Military Bases Just Got a Full-Blown Makeover – Told The Confederates Goodbye
(TargetLiberty.org) – For years, there have been debates about whether American military bases should bear the names of Confederate generals. After all, the Confederacy was the enemy force and actively fought the US military during the Civil War. A committee established by Congress has now recommended new names for the military installations.
On May 25, the panel’s chairwoman, Navy Adm. Michelle Howard, released a statement revealing it wanted to “find names that would be inspirational to the Soldiers [sic] and civilians who serve” on the nine bases named after Confederates.
EXCLUSIVE: Army Commission recommends renaming Ft. Bragg to Ft. Liberty, 8 other bases with Confederate names to be renamed after diverse group with Army ties. https://t.co/qVAdMzefb1
— luis martinez (@LMartinezABC) May 24, 2022
Eight of the nine bases would be named after people connected to the military branch. However, Fort Bragg, named after Confederate General Braxton Bragg, is the only one that will be named after an abstract idea, not a person. It would become Fort Liberty, home to the 82nd Airborne Division.
Fort Hood, Texas would become Fort Cavazos after the first Hispanic four-star general, Richard E. Cavazos. The panel recommended Fort Gordon, Georgia to become Fort Eisenhower after President Dwight D. Eisenhower, who was a general in the Army during WWII.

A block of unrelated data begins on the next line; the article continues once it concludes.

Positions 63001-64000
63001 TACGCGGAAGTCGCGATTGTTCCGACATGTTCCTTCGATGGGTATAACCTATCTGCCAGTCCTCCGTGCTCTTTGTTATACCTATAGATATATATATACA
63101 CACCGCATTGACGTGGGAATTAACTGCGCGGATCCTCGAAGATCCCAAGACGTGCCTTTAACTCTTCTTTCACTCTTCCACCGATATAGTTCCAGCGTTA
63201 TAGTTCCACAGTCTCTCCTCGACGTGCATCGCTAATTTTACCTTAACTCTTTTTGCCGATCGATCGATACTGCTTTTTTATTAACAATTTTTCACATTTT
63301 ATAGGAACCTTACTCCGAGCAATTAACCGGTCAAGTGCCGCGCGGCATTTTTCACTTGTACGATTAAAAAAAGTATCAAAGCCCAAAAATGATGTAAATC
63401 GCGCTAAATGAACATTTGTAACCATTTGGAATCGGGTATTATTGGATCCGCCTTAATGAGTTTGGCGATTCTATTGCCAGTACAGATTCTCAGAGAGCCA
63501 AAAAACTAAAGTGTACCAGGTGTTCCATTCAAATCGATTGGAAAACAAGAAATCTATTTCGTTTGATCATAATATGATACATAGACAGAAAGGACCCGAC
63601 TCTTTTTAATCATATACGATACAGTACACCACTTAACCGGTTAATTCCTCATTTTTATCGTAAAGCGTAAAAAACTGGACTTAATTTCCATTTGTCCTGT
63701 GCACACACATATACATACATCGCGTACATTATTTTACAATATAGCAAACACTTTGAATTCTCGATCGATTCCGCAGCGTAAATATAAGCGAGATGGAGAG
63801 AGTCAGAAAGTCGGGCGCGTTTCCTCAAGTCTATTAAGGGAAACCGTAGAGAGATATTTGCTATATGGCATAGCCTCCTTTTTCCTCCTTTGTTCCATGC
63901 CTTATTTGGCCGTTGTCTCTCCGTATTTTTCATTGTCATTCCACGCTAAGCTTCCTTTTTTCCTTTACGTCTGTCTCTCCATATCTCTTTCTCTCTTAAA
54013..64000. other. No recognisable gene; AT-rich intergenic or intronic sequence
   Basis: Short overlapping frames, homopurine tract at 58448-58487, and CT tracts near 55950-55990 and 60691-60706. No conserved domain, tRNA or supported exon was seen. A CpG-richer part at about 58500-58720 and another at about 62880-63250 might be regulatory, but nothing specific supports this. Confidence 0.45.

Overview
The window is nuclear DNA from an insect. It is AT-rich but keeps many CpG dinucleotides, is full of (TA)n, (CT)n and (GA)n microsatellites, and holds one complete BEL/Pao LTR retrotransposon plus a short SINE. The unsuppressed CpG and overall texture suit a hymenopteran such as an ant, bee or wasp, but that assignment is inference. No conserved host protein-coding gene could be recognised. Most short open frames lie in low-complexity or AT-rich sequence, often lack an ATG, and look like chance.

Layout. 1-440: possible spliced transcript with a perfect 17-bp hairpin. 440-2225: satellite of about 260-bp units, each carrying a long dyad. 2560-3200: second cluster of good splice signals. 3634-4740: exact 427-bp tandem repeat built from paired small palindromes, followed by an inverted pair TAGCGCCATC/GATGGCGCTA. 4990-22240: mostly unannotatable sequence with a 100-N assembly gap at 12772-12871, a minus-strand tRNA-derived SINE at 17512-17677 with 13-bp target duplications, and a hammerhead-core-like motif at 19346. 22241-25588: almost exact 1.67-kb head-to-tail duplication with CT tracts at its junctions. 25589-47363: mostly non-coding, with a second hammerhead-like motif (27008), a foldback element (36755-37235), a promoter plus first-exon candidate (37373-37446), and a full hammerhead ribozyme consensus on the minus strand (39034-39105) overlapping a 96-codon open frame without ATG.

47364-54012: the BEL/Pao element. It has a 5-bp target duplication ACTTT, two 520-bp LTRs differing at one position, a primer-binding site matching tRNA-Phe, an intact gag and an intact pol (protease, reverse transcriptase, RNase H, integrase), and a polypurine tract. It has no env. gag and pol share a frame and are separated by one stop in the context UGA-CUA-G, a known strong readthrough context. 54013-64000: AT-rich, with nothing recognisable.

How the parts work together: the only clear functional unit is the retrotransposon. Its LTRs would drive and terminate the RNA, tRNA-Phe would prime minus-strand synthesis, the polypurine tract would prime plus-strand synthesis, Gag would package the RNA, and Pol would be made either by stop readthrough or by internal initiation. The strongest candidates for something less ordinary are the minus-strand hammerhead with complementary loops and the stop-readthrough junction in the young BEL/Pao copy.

Fort Lee, Virginia will become Fort Gregg-Adams. The name honors two black military officers: retired Lt. General Arthur Gregg and Charity Adams. Gregg was the second-highest-ranking black officer in history. Adams (now deceased) served in the first WWII battalion with only black females and was the first black member of the Women’s Army Auxiliary Corps.
Fort Pickett, Virginia would become Fort Barfoot after native American Van Barfoot, a Medal of Honor recipient. Fort A.P. Hill, Virginia could be renamed to Fort Walker, in honor of Dr. Mary Walker who received the Medal of Honor for her service in the Civil War.
The panel recommended Fort Benning, Georgia be renamed Fort Moore to pay respect to Lt. General Hal Moore, whose story was memorialized in the movie and book, “We Were Soldiers” and his wife Julia Moore who helped create family support networks. Fort Polk, Louisiana, will be renamed after William Henry Johnson, a WWII hero and Medal of Honor recipient. Finally, Fort Rucker, Alabama, would be named after another Medal of Honor recipient.
The names still have to be approved by Congress and the Secretary of Defense.
What do you think about the new names?
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